The Stock Market Is Down 14% This Year: What It Means For Your 401(k)


YesYou have seen the news. The stock market plummets as investors worry about inflation, rising interest rates, war and global supply chain disruptions. The uncertain investment climate is also weighing on your 401(k) balance — perhaps casting doubt on your retirement plan and financial future.

Doubt is a difficult thing for retirement savers. This may cause you to change course on your savings plan or even suspend it temporarily. But before you take defensive action in your 401(k), it’s a good idea to take a step back and assess how this downturn is really affecting you.

Yes, this slowdown could upset your retirement plans. But again, that may not be the case. Fortunately, there is a factor that can help you understand the risk you face. And that factor is your retirement schedule. Read on to find out how to react to this market downturn based on when you plan to retire.

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You retire in 20 years or more

In 20 years, this slowdown should be a bad memory but above all without interest. Here is a data point that should help you: between 1950 and 2010, the S&P500 has never lost value in a period of 20 years.

History does not guarantee that the S&P 500 will buzz again when you retire. But it’s significant that the stock market has consistently rebounded from recessions, oil crises, political upheaval, stagflation and bursting bubbles – in 20 years or less.

If your retirement timeline is measured in decades, this downturn may ultimately mean nothing to your 401(k). A defensive change to your strategy now would be premature. On the contrary, you could benefit from an increase in your pension contributions. This way you buy more stocks at lower prices, putting you in a good position to take advantage of the market’s return to growth.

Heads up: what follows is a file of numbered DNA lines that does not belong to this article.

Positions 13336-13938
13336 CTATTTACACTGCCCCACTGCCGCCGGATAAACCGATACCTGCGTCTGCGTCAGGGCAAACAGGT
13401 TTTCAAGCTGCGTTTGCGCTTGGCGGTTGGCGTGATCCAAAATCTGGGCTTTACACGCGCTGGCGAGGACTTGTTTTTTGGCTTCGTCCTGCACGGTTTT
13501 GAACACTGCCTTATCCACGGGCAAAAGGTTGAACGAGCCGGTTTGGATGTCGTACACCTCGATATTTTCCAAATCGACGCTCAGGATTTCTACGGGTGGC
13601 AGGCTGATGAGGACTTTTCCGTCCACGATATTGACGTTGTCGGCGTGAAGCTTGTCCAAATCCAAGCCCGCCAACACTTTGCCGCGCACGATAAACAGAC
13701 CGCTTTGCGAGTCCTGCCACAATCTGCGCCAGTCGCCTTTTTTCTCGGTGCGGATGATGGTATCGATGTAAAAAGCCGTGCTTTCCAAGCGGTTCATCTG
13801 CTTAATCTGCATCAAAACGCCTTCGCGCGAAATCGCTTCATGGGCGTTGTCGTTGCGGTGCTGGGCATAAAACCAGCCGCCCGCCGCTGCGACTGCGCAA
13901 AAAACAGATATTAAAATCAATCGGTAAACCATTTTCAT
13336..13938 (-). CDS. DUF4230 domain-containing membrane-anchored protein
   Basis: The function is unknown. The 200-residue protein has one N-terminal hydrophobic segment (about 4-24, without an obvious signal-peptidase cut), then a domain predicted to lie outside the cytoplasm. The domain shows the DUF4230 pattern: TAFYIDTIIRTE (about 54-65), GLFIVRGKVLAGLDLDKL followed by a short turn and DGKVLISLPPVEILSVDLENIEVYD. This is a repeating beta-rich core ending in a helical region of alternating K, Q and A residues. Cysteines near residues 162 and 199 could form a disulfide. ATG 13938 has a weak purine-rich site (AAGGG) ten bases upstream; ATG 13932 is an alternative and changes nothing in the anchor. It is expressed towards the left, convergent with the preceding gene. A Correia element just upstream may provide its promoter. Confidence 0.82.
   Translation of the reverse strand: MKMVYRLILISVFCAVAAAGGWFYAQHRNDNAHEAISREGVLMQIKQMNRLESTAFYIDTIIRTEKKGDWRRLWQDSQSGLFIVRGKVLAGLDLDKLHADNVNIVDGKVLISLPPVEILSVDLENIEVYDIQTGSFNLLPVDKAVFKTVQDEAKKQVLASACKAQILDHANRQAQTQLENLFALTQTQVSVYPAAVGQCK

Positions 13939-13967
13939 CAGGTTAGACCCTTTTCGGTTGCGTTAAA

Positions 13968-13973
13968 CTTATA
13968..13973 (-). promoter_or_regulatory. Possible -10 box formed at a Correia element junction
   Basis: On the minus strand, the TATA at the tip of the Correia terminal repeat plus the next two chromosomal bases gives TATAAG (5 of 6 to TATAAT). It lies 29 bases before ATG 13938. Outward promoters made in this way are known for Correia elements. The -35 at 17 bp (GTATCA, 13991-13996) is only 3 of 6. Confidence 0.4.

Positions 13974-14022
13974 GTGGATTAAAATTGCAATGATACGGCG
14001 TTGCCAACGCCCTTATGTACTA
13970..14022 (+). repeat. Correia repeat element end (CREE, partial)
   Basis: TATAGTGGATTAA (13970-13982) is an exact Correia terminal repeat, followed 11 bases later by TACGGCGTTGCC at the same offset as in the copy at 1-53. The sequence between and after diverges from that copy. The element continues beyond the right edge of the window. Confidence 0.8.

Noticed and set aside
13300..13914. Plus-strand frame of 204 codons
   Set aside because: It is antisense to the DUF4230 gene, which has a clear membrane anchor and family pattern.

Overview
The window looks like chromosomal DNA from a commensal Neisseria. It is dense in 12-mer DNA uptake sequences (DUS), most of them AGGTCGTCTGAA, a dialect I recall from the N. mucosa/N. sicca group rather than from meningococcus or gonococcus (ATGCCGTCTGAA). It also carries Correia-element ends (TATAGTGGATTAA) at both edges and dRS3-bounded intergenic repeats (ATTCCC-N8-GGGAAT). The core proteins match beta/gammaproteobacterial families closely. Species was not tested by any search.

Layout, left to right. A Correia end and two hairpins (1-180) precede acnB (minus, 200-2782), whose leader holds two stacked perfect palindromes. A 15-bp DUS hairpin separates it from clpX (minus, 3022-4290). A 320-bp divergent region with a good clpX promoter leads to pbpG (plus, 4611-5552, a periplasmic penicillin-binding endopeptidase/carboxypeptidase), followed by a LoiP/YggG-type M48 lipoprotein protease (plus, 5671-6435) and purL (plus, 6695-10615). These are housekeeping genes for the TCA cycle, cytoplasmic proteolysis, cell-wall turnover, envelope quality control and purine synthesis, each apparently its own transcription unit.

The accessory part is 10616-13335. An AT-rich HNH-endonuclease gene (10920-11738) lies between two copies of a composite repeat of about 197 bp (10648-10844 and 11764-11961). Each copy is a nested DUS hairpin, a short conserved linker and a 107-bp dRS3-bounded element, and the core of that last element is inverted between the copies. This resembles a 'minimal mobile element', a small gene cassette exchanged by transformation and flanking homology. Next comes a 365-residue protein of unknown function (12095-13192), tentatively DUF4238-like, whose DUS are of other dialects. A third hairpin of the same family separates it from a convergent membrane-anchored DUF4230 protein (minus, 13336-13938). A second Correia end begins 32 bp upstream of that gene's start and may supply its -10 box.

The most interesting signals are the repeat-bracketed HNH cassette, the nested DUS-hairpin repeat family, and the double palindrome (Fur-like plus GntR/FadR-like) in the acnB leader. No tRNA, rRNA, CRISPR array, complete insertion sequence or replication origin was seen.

You are retiring in 10 years

The history of the S&P 500 is not as strong over 10-year periods. Between 1950 and 2010, there were seven 10-year losses in the large cap index.

You face some risk that this market will persist long enough to derail your retirement plan. The challenge is that today’s big defensive moves can be counterproductive. For example, you could kick yourself later if you sell your equity funds and the market recovers in 12 or 24 months.

A safer approach is to increase your pension contributions instead. If buying more stock funds makes you nervous, use more conservative investment settings going forward. You could switch to a slightly higher percentage of fixed income funds on these new contributions.

Your fixed income positions will not appreciate when the market recovers. But they should reliably generate income – income you can use for living expenses when you retire.

You retire in five years or less

The S&P 500 suffered 12 five-year losses between 1950 and 2010. With your five-year (or shorter) timeline, this downturn puts your retirement plan at risk.

You can take a few steps to deal with this risk:

  • Increase your contributions and move to a more conservative approach to new investments. Prefer fixed income funds or high quality dividend funds over growth funds.
  • Save more cash. This may seem counter-intuitive, given inflation. But cash can save you all sorts of trouble. If the market is still down when you retire, the money can supplement your living expenses, for example. This allows you to minimize your liquidations in a bear market.
  • don’t sell what you have today. Your equity funds have lost value. Selling them now would lock in those losses.
  • Consider delaying your retirement. To be clear, a delay may not be necessary. But thinking about this possibility is useful. Maybe you’ll decide that’s not an option. In this case, you would consider other contingency plans, such as downsizing your lifestyle to adjust to a lower savings balance in retirement.

If you can’t decide, don’t do anything

This market cycle is in its early stages. If managing contingency plans now seems overwhelming, there’s nothing wrong with doing nothing. You could keep your distance from the financial headlines for now. Wait a few months, see where things stand, then go through this review.

As we learned in 2020, these raw markets can reverse with surprising speed. If it happens again, you’ll be glad you didn’t make any drastic moves today.

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